The cracks started to show in the summer. What happened was I got sick. It came on suddenly. In the morning I was running around in the summer sunshine with my daughter. By lunch I had a splitting headache and wanted nothing more than to take a nap. By mid-afternoon, the room was spinning, my stomach was churning, my temperature was spiking, and I couldn’t stand up. As my physical symptoms mounted, so did my panic. I was too tired to move and feeling guilty about it. I was snapping at my family and feeling shame about that. We were supposed to go camping with friends in a few days and I didn’t know what the hell to do about that. I didn’t know what to do because I didn’t know how much of what I was feeling was real and how much was a physical manifestation of the deep anxiety that comes with getting sick in a pandemic. I didn’t know if my symptoms warranted a COVID test. I didn’t even know where to get a COVID test. I didn’t know if my non-COVID symptoms warranted a doctor. I didn’t even know if I could get an appointment with a doctor. Even if I wasn’t really sick, my anxiety was so off the charts bad that I knew I needed to talk to someone. You see, sometime after headache came on but before the gastrointestinal issues set in, my thoughts had turned toward self-harm. As the hours wore on and I got sicker and more confused about what to do, it started to look like the only way out.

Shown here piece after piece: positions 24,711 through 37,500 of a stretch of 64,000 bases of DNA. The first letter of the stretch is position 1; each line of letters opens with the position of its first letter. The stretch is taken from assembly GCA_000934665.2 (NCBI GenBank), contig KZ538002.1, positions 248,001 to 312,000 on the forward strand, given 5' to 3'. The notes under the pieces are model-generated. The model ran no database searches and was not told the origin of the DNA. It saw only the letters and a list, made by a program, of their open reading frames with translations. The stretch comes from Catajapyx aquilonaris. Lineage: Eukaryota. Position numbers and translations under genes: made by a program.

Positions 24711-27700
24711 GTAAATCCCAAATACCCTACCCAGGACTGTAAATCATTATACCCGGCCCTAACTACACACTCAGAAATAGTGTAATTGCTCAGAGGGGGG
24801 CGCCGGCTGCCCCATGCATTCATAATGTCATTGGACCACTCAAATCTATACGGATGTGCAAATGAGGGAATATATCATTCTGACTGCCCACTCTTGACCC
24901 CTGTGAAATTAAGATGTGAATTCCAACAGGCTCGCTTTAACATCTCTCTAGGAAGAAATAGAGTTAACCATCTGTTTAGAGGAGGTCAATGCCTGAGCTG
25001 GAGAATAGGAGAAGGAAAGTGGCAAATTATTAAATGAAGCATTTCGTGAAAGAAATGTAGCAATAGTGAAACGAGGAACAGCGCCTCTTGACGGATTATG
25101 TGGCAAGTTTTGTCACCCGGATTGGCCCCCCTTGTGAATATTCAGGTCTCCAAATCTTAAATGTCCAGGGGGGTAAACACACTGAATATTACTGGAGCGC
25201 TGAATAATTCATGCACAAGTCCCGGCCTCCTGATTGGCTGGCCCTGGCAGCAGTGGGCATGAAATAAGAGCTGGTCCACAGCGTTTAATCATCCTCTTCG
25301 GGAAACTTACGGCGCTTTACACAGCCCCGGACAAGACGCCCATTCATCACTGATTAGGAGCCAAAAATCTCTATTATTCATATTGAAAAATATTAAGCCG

It is my professional and personal opinion that one of the best things to come out of the COVID pandemic is expanded access to healthcare through telehealth. Unfortunately, when I was in desperate need of a virtual appointment, I was too sick to figure out how to navigate the health plan website to request one, and it remains unclear whether I would have been able to get one as urgently as I needed it. Instead, I pulled on heavy sweats (because I was shaking from chills), an N95 mask, and rubber gloves and drove to urgent care, barely managing to not throw up on the way there. When I got to the front door, I was met with a sign telling me to go back to my car and call instead if I had any symptoms of COVID. I had to sit on the ground and catch my breath before mustering up the energy to walk back to the parking garage.